I Finally Get Nation... We Are The Grandmothers!!

Welcome to the Official Terry Pratchett Forums
Register here for the official Terry Pratchett forum and message boards.
Sign up
#1
OMG I cannot believe that I get it now.

If you look at the dedication in the front of the book, Terry says it "For Lyn". The real heart of the story is in Chapters 8 and 9. It is where the threads of the story finally come together and make sense.

Once it hit me, (between the eyes like a Fry Pan) it was a HUGE epiphany. It Is An Anti-War Story! Or at least an Anti-Kill/Hate each other story!

Starting in Chapter 8 ROLLING THE STONE

"She looked up into the gloomy roof of the hut. "I heard you because I was listening," she said. "Then listen to us, girl who can hear us who have no voices." "And you are--?" "We are the Grandmothers" "I've never heard of the Grandmothers!" "Where do you think little grandfathers come from? Every man has a mother, and so does every mother. We gave birth to little grandfathers, and filled them with milk, and wiped their bottoms and kissed their tears away. We taught them to eat, and showed them what food was safe, so that they grew up straight. We taught them the songs of children, which have lessons in them. And then we gave them to the Grandfathers, who taught them how to kill other women's sons. The ones who were best at this were dried in the sand and taken to the cave. We went back to the dark water, but part of us remains here in this place where we were born and gave birth and, often, died." "The Grandfathers shout at Mau all the time!" "They are echoes in a cave. They remember the battle cries of their youth, over and over again, like the talking bird. They are not bad men. We loved them, as sons and husbands and father, but old men get confused and dead men don't notice the turning of the world. The world must turn. Tell Mau he must roll away the stone." And they left. She felt them slide out of her mind. That, thought Daphne, was impossible. Then she thought: Up to now, anyway. They were real, and they're still here. They're what I felt when Twinkle was being born, as if the Place was alive and on my side. Perhaps some voices are so old everyone understands them." (pages 212 & 213 of the first hardcover edition)

We (women, and probably men when you get right down to it) Do Not Like To Have Our Sons and Daughters taught how to Hate and How to Kill other women's children!!

Mrs. Gurgle learns that Daphne is really another "Sky Woman" or "Woman of Power" during her "visit" to Daphne's past to the point where her mother and baby brother had died. She was there on the ancient carpet on the stairs with Dapne in her memory. Mrs. Gurgle took the tiny coffin down and opened the big coffin, then she looked at Daphne expectantly. " She knew what to do. She'd done it in her imagination a thousand times. She lifted the small, cold body from his lonely coffin, kissed his little face, and tucked him in beside their mother. The crying stopped-- --she blinked at Mrs. Gurgle's bright eyes, there in front of her again. The sound of the sea filled her ears." (page 198)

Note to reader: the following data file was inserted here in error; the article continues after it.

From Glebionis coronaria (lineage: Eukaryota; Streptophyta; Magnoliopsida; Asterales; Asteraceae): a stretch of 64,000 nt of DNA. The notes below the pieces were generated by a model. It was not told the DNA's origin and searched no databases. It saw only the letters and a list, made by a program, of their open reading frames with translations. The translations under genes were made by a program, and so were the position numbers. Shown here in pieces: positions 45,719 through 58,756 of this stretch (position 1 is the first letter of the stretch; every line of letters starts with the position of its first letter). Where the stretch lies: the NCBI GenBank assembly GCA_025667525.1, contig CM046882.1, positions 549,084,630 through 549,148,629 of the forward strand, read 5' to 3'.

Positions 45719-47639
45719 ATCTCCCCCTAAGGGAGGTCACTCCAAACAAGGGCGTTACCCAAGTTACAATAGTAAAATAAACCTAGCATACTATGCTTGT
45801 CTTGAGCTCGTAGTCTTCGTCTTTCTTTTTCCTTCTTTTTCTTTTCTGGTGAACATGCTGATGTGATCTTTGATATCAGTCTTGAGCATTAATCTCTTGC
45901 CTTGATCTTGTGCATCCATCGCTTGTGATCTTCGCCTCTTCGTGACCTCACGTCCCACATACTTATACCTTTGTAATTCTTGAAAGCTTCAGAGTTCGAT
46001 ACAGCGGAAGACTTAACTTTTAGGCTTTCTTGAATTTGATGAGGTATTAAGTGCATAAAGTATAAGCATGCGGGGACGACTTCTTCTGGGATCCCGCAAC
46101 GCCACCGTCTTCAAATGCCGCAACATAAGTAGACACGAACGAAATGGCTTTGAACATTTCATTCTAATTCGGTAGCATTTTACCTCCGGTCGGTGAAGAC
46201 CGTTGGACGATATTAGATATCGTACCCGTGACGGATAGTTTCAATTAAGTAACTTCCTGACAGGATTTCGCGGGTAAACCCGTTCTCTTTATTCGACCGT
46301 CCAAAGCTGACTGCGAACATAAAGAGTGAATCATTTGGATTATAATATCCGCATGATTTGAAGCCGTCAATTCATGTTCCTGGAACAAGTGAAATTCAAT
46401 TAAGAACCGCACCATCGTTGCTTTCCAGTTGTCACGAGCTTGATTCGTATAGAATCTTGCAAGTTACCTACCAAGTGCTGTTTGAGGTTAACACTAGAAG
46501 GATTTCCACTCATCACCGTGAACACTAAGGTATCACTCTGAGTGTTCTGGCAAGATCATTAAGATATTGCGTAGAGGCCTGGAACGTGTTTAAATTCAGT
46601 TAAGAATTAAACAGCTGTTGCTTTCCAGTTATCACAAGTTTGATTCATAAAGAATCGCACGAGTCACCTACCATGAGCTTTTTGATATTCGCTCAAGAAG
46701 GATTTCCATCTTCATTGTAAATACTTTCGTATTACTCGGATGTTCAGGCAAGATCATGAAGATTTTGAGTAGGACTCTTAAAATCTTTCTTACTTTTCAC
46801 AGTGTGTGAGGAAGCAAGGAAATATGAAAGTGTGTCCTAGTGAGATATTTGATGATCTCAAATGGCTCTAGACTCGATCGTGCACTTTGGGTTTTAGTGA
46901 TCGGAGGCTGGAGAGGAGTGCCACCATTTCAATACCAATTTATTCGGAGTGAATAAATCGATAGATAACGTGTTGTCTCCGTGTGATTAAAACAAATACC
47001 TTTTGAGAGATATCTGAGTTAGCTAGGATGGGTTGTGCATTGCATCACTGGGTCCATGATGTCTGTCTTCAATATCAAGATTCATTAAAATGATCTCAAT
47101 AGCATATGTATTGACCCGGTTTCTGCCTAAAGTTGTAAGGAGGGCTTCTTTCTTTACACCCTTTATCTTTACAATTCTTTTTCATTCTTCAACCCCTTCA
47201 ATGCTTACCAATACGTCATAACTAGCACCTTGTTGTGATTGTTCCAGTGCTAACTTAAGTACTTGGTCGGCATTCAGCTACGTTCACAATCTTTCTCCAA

I was crying when this realization came to me. I have always had my husband's paintball business allow all military (retired, current and even new recruits) free entry for the day. It does not matter how many times they come out, or how many of them come at a time. They have, and in some cases will, be doing a service to us, and hopefully the world. I do not agree with the political reasons for wars. I do not understand why we have to send our young to die for some strip of land or why people have to be evil and kill innocents and children. But, I honor those who do serve.

As a mother, I can completely understand the reasons behind this book. I see that Mau is tortured by the shouting of the Grandfathers, and how he does not understand why they keep shouting.

Atabe the priest does NOT want Mau to learn that he doesn't necessarily believe in the gods, but that he Does believe in belief. This comes to light during their sojourn into the depths of the cave. Later, Daphne tries to comfort Mau by explaining that his people had had the technology way back in the past and had actually sailed around the world long before her people had. That they had telescopes, and saw Jupiter, the Air god and Saturn, the Fire god with his hands tied to his side by the rings.

The part about Mrs. Gurgle's new shiny Dentures is really a Hoot! As Daphne said earlier, she was "frankly, Grabby" and "It was certainly the only (meeting of the people) to have Mrs. Gurgle scuttling around in it with her new teeth. She had snatched them out of Daphne's hand when she was demonstrating them to Cahle, and it was impossible to get anything off Mrs. Gurgle if she didn't want you to take it."

"Ahem" ... it is a Big Word. Daphne understood the maids back home a lot more when the sun gleamed on Mau's shoulders. Ahem.

I adored the fact that at the end her Grandmother wound up chewing salt pickled beef for Mrs. Gurgle, indeed proving that the old woman was a Great woman of power.